Belkin and Capasso's co-authors are Feng Xie and Alexey Belyanin, Department of Physics at Texas A&M University, College Station; and Milan Fischer, Andreas Wittmann, and Jιrτme Faist, Institute of Quantum Electronics at ETH, Zόrich, Switzerland. The research was supported by the Air Force Office of Scientific Research and the National Science Foundation. The authors also acknowledge the support of two Harvard-based centers, the Nanoscale Science and Engineering Center and the Center for Nanoscale Systems, a member of the National Nanotechnology Infrastructure Network.


Story Source:

The above story is based on materials provided by Harvard University. Note: Materials may be edited for content and length.


Cite This Page:

Harvard University. "First Room-temperature Semiconductor Source Of Coherent Terahertz Radiation Demonstrated." ScienceDaily. ScienceDaily, 20 May 2008. <www.sciencedaily.com/releases/2008/05/080519083023.htm>.
Harvard University. (2008, May 20). First Room-temperature Semiconductor Source Of Coherent Terahertz Radiation Demonstrated. ScienceDaily. Retrieved October 21, 2014 from www.sciencedaily.com/releases/2008/05/080519083023.htm
Harvard University. "First Room-temperature Semiconductor Source Of Coherent Terahertz Radiation Demonstrated." ScienceDaily. www.sciencedaily.com/releases/2008/05/080519083023.htm (accessed October 21, 2014).

Share This



More Matter & Energy News

Tuesday, October 21, 2014

Featured Research

from universities, journals, and other organizations


Featured Videos

from AP, Reuters, AFP, and other news services

Thanks, Marty McFly! Hoverboards Could Be Coming In 2015

Thanks, Marty McFly! Hoverboards Could Be Coming In 2015

Newsy (Oct. 21, 2014) — If you've ever watched "Back to the Future Part II" and wanted to get your hands on a hoverboard, well, you might soon be in luck. Video provided by Newsy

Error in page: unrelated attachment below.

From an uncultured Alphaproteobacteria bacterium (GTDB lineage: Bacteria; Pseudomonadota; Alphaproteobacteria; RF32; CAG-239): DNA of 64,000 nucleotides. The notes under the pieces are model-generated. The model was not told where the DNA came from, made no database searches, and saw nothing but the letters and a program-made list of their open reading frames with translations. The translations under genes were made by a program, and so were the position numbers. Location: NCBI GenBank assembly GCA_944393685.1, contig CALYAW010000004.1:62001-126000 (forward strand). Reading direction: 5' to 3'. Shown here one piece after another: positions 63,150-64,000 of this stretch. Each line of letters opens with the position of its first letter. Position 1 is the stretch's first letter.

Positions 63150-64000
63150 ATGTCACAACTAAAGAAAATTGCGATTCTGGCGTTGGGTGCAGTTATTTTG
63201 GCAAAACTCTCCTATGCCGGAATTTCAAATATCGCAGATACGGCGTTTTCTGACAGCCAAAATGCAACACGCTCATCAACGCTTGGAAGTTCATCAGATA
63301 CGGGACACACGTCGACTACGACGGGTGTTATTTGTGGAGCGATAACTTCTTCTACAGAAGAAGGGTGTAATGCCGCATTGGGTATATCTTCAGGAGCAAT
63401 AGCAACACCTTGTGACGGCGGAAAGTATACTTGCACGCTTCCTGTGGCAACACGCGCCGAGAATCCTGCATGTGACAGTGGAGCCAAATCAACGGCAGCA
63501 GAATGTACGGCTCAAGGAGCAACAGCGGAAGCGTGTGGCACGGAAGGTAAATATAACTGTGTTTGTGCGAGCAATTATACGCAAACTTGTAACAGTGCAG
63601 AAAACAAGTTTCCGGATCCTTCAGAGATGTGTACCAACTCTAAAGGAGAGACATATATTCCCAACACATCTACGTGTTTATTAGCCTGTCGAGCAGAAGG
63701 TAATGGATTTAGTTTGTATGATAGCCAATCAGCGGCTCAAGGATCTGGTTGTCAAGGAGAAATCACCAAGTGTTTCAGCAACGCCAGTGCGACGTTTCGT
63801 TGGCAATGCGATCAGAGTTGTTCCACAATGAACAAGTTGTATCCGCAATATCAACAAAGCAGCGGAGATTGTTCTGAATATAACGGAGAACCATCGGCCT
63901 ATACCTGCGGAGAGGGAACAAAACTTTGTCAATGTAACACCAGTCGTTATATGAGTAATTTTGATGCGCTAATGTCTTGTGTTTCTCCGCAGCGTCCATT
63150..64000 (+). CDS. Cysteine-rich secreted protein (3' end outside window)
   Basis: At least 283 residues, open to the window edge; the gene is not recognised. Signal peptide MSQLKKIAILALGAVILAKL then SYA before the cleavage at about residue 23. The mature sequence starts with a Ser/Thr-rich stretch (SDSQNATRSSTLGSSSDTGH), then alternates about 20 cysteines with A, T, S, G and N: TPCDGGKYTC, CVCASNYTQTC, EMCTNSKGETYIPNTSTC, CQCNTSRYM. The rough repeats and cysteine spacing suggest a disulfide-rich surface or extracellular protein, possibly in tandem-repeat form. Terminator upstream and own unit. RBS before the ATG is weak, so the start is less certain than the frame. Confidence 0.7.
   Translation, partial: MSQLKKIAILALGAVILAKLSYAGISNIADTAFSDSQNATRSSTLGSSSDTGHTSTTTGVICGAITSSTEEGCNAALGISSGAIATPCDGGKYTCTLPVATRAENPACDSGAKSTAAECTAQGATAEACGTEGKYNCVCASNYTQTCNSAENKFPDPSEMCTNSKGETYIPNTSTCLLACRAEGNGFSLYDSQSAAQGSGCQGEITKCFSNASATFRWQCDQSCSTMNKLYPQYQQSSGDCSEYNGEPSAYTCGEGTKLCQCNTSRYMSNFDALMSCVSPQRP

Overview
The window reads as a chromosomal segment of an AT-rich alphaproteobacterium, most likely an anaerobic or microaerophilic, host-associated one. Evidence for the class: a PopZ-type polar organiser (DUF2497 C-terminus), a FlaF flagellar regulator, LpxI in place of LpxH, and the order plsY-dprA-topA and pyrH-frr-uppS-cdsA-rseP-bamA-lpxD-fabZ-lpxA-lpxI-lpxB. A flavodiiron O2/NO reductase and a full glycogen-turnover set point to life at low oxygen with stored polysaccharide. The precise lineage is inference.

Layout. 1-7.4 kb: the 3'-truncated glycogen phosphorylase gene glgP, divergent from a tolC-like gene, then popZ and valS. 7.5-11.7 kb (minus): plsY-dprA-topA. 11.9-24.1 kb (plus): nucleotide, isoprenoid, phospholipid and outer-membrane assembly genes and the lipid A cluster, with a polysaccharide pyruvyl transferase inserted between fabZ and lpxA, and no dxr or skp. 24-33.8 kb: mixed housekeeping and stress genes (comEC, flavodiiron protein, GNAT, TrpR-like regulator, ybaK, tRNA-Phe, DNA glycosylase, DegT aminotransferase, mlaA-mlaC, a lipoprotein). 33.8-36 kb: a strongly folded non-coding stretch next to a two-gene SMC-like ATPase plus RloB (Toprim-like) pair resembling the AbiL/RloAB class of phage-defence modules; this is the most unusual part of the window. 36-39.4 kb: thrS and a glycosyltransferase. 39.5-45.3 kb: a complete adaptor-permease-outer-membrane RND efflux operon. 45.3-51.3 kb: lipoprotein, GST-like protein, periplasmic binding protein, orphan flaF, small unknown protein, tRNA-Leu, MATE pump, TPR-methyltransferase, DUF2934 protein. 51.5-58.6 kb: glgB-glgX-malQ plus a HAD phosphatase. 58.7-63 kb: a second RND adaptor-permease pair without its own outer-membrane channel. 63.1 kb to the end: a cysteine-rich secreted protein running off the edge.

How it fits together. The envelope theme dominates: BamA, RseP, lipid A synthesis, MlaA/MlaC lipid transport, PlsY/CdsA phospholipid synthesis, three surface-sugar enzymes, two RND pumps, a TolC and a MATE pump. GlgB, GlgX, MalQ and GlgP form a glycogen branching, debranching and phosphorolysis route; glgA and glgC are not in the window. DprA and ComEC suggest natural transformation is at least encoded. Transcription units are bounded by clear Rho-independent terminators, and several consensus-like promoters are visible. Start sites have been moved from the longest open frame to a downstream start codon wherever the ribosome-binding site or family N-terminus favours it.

Powered by NewsLook.com
Robots to Fly Planes Where Humans Can't

Robots to Fly Planes Where Humans Can't

Reuters - Innovations Video Online (Oct. 21, 2014) — Researchers in South Korea are developing a robotic pilot that could potentially replace humans in the cockpit. Unlike drones and autopilot programs which are configured for specific aircraft, the robots' humanoid design will allow it to fly any type of plane with no additional sensors. Ben Gruber reports. Video provided by Reuters
Powered by NewsLook.com
Graphene Paint Offers Rust-Free Future

Graphene Paint Offers Rust-Free Future

Reuters - Innovations Video Online (Oct. 21, 2014) — British scientists have developed a prototype graphene paint that can make coatings which are resistant to liquids, gases, and chemicals. The team says the paint could have a variety of uses, from stopping ships rusting to keeping food fresher for longer. Jim Drury reports. Video provided by Reuters
Powered by NewsLook.com
Massive Air Bag Recall Affects More Than 4.5 Million Vehicles

Massive Air Bag Recall Affects More Than 4.5 Million Vehicles

Reuters - US Online Video (Oct. 21, 2014) — Major automakers are recalling millions of vehicles due to potentially defective front passenger air bag inflators that can rupture and spray metal shrapnel. Linda So reports. Video provided by Reuters
Powered by NewsLook.com

Search ScienceDaily

Number of stories in archives: 140,361

Find with keyword(s):
 
Enter a keyword or phrase to search ScienceDaily for related topics and research stories.

Save/Print:
Share:  

Breaking News:

Strange & Offbeat Stories

 

Space & Time

Matter & Energy

Computers & Math

In Other News

... from NewsDaily.com

Science News

Health News

Environment News

Technology News



Save/Print:
Share:  

Free Subscriptions


Get the latest science news with ScienceDaily's free email newsletters, updated daily and weekly. Or view hourly updated newsfeeds in your RSS reader:

Get Social & Mobile


Keep up to date with the latest news from ScienceDaily via social networks and mobile apps:

Have Feedback?


Tell us what you think of ScienceDaily -- we welcome both positive and negative comments. Have any problems using the site? Questions?
Mobile iPhone Android Web
Follow Facebook Twitter Google+
Subscribe RSS Feeds Email Newsletters
Latest Headlines Health & Medicine Mind & Brain Space & Time Matter & Energy Computers & Math Plants & Animals Earth & Climate Fossils & Ruins